Home Depot has recalled 182,000 ceiling fans sold in the US, after discovering that the blades could detach while it was in use and potentially injure people in the room. So far, two incidents involving detached fan blades have been reported to the retailer, while four reports of property damage have been received.
The fan, the Hampton Bay 54-inch Mara Indoor/Outdoor ceiling fan, is among the most affordable that Home Depot offers, retailing for around $150. It was sold exclusively at the store and through its online store between April 2020 and October 2020.
During that time, around 182,000 units were purchased in the US, and a further 8,800 approximately in Canada. The fan has five blades and a cylindrical center color-changing LED light, and is operated by a remote control. Four different finishes – Matte White, Matte Black, Black, and Polished Nickel – were available; the Black and Polished Nickel versions were only sold online.
“Consumers should immediately stop using the ceiling fans,” Home Depot warns. They should inspect the construction of the fan carefully, looking out particularly for any incorrect play in how the blades attach to the body of the fan. “If consumers observe blade movement or uneven gaps between the blades and fan body or movement of the clip during inspection,” Home Depot says, “consumers should immediately contact King of Fans for a free replacement ceiling fan.”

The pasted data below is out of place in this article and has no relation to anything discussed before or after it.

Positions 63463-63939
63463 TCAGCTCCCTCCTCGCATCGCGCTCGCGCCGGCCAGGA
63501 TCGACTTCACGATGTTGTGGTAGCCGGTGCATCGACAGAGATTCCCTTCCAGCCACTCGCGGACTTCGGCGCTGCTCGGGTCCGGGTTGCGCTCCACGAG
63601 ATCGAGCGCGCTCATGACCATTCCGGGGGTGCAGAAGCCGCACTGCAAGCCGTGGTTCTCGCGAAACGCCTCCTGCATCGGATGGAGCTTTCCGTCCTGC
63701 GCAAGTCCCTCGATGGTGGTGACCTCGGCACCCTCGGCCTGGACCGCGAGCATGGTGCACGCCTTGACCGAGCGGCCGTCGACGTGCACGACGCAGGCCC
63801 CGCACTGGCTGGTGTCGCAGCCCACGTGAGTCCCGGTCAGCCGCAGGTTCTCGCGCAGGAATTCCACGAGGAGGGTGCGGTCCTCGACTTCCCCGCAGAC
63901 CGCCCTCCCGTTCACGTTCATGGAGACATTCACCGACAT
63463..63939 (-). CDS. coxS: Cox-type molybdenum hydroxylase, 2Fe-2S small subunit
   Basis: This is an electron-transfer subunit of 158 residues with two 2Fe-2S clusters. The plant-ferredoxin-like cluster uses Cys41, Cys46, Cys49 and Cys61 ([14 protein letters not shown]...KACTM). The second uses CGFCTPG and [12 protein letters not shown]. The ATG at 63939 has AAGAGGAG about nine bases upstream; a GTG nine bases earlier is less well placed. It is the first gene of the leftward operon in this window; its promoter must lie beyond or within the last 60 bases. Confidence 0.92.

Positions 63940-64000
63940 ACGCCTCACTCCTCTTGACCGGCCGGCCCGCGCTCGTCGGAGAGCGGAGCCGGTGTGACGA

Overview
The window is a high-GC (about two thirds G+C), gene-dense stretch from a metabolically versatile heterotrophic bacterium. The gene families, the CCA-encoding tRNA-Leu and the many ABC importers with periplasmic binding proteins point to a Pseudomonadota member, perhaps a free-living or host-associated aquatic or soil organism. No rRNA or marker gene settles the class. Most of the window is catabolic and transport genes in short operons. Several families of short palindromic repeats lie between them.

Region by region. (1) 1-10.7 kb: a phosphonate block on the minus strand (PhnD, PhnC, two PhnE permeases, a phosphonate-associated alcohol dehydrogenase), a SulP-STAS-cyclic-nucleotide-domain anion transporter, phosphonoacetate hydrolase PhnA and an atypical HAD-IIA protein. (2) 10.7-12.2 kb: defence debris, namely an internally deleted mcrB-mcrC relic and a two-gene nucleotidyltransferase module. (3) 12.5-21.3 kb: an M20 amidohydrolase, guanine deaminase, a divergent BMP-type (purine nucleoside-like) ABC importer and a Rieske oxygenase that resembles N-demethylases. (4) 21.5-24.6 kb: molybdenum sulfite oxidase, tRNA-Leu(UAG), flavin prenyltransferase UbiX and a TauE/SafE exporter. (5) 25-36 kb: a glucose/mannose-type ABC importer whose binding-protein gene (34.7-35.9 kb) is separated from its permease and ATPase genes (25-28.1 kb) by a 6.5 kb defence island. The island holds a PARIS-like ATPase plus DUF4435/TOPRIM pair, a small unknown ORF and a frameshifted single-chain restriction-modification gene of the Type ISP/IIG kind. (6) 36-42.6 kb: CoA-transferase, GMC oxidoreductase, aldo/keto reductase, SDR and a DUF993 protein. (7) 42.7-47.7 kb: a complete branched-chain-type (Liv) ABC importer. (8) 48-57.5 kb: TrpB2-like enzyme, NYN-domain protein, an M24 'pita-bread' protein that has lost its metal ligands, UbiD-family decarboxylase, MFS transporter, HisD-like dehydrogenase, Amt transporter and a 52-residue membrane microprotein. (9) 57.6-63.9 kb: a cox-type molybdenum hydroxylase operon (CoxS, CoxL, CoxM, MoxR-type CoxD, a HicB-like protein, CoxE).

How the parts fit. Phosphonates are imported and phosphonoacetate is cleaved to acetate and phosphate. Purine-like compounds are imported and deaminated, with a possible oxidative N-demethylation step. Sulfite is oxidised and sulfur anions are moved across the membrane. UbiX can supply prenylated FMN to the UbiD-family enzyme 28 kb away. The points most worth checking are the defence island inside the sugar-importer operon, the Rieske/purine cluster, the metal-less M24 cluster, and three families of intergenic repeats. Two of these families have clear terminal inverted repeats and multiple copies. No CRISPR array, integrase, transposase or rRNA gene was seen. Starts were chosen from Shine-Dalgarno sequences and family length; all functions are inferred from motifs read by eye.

According to King of Fans, manufacturer of the fan, the problem is down to a manufacturing defect. Specifically, at “the assembly of the fan blade’s locking clip to the fan flywheel” the company explains, “one of the two screws retaining the locking clip is not adequately secured tot he flywheel.”
Actually checking that could be a headache, depending on the height of your ceiling. First, owners should attempt to move each blade within the fan body: if correctly secured, they should not move without the body itself moving too. Uneven gaps between the blade and the motor assembly are also a red flag.
After that, owners should remove the light, which is held in place magnetically, having first turned off the electricity supply at their fuse box for safety. Each blade clip inside has two screws, which should be screwed in flush rather than cross-threaded. King of Fans recommends re-tightening each by hand with a screwdriver.
It’s a significant recall for Home Depot, even if actual injuries have been relatively rare compared to the number of fans sold. The company’s last ceiling fan recall, in mid-2019, only covered less than 8,000 units; then, electrical wires for the lights could be damaged, presenting a shock risk.